World shares inched higher on Tuesday, eking out limited gains as investors kept a wary eye on a U.S. inflation reading later in the day that could offer clues on the pace of Federal Reserve interest rate hikes this year.
The MSCI All-Country World index of stocks, which tracks shares in 47 countries was up less than 0.1 per cent.
The index has recovered about half its losses during a violent shakeout in stocks in February. The selloff came on the back of strong U.S. wage numbers, which investors feared might feed into inflation and push the U.S. central bank towards a faster pace of monetary tightening.
U.S. consumer price index (CPI) data is due at 1230 GMT.
"Today's CPI inflation data is likely to add further colour to the US inflation picture, however it probably won't add any further clarity to the overall inflation outlook puzzle, given that the Fed doesn't use CPI as its inflation benchmark," said Michael Hewson, chief markets analyst at CMC Markets in London.
"Nonetheless it is still a useful gauge in establishing when and how the price pressures we've been seeing build up in US supply chains start to filter down into the wider economy."
While the consumer price index is a popular barometer of economic health, it is not the primary gauge the Fed uses to determine whether it is meeting its mandate of price stability. Instead, the Fed uses the personal consumption expenditure (PCE) index.
European shares opened positive, with the pan-European STOXX 600 gaining 0.1 per cent. Italian and Spanish stocks rose 0.3 to 0.4 per cent, while Britain's FTSE was a laggard, down 0.1 per cent.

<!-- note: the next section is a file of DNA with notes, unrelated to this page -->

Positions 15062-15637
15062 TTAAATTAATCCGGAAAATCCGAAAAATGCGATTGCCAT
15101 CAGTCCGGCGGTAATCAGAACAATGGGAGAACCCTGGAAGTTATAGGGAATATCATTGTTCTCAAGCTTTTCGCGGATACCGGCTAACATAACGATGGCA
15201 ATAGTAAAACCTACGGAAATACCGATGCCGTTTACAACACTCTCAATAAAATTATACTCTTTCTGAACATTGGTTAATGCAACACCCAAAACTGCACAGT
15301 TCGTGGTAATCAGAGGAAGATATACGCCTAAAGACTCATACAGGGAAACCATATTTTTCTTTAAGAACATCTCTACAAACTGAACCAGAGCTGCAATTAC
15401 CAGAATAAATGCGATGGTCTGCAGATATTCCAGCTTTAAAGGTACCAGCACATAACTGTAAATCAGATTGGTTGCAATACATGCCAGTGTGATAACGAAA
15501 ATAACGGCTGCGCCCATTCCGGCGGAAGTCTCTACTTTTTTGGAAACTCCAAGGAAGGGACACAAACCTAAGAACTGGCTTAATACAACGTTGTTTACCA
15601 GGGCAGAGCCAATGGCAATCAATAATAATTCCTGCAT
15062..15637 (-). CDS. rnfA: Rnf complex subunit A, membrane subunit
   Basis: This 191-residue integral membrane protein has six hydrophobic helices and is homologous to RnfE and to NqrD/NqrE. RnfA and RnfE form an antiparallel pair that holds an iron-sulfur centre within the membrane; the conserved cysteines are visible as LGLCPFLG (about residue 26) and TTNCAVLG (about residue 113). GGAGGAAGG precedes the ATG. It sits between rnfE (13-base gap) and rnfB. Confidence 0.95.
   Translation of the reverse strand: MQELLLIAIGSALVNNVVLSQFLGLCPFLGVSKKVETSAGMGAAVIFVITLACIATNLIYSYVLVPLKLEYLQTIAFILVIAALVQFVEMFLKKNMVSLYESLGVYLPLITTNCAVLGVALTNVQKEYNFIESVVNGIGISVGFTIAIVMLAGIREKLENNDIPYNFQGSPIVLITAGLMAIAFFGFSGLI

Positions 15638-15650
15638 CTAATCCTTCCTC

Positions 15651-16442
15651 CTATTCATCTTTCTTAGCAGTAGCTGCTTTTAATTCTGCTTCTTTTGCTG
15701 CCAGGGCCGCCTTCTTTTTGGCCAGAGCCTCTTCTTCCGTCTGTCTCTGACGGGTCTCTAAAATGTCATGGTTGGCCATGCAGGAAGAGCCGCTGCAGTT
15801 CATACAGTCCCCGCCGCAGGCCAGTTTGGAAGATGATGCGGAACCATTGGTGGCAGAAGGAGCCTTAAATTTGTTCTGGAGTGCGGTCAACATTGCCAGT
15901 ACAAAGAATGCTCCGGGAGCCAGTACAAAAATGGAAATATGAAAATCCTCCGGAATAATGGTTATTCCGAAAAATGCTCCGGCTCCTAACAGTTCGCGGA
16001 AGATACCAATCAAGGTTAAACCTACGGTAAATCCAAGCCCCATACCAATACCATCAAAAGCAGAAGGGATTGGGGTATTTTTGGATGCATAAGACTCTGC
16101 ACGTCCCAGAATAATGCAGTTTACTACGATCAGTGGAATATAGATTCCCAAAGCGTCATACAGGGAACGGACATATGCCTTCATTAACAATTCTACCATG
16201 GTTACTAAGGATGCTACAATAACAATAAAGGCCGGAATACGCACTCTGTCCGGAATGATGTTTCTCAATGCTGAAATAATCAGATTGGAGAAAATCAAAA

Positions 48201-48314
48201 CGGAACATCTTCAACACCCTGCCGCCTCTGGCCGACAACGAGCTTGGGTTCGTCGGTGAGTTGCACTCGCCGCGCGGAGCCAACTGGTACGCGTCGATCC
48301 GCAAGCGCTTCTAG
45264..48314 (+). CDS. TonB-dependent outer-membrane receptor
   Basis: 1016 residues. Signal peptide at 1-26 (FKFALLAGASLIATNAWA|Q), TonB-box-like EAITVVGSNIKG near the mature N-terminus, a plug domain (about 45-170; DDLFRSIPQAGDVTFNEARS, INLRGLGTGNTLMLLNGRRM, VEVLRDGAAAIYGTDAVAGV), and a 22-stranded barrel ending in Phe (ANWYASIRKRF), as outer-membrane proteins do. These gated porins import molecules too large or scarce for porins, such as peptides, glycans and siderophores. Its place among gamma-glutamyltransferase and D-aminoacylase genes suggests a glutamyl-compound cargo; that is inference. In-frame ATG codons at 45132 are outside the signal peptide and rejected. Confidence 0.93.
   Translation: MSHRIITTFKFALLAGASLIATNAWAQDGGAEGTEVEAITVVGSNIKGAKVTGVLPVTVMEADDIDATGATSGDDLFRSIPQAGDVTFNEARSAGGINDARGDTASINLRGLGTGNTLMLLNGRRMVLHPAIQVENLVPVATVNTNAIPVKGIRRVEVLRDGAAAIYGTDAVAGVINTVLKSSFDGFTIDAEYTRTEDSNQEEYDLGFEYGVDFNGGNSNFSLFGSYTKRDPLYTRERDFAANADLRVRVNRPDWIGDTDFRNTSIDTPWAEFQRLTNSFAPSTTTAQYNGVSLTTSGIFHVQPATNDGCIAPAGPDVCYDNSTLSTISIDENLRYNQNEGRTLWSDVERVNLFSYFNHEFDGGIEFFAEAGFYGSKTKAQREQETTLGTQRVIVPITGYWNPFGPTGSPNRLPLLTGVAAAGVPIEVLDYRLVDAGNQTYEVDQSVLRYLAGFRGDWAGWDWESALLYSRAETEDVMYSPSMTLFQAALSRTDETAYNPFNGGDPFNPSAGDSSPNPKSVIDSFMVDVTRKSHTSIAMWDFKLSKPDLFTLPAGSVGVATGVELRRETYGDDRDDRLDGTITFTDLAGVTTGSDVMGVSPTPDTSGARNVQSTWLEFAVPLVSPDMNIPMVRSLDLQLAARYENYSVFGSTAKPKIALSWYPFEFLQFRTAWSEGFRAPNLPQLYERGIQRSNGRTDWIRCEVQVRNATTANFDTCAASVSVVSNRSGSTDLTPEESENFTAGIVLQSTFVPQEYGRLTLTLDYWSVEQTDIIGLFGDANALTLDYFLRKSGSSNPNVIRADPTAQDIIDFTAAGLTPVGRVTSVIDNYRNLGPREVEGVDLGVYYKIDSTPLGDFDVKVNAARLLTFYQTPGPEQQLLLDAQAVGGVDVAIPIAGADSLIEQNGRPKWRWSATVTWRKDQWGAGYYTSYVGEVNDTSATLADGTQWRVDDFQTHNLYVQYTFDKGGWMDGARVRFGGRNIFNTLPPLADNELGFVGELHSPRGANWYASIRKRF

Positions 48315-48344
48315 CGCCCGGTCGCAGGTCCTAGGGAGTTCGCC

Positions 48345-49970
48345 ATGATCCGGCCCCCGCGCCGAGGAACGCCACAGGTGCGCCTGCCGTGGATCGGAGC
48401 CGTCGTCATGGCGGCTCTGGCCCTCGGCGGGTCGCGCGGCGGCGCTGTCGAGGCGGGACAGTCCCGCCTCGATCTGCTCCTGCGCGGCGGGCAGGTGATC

Earlier in Asia, MSCI's broadest index of Asia-Pacific shares outside Japan was up 0.2 per cent after spending much of the day swerving in and out of negative territory.
The index surged 1.5 per cent on Monday following firm U.S. jobs numbers on Friday, while low wage growth eased concerns about inflation and faster central bank rate hikes.
But a mixed performance by U.S. shares overnight tempered the rally.
The S&P 500 and the Dow slipped on Monday as the U.S. tariffs signed into law last week weighed on industrials, while a rise in tech stocks boosted the Nasdaq to a new record high.
In currencies, the Japanese yen fell over half a per cent to a two-week low against the dollar, pressured by a political scandal engulfing Japanese Prime Minister Shinzo Abe's government. It also lost ground to the euro.
The yen tends to suffer in an environment when riskier and higher-yielding assets are bid but Morgan Stanley strategists said in a note that a further deterioration in the political situation that affected the position of Abe, could see the yen "forcefully return towards its previous upward trend."
The dollar index, which measures the greenback against a basket of currencies, was up 0.2 per cent.
"The broader story remains that of U.S. monetary policy normalization in the backdrop of an improving economy and a further decline in currency market volatility would only fuel more risk taking appetite," said Commerzbank's FX strategist Thu Lan Nguyen.
Slovakia's 10-year bond yield rose as much as five basis points and the cost of insuring exposure to its debt hit the highest in almost three months as the country's government inched towards collapse.
Slovak Prime Minister Robert Fico's government moved closer to collapse on Monday after his junior coalition partner called for early elections amid a political crisis sparked by the killing of a journalist.
The benchmark 10-year U.S. Treasury note yield stood little changed at 2.879 per cent.
In commodities, crude oil prices staged a recovery after sliding on concerns over rising U.S. output.
U.S. crude futures were up 0.2 per cent to $61.51 per barrel. Brent also rose 0.2 per cent to $65.08 per barrel.
Spot gold fell 0.2 per cent to $1,318 per ounce.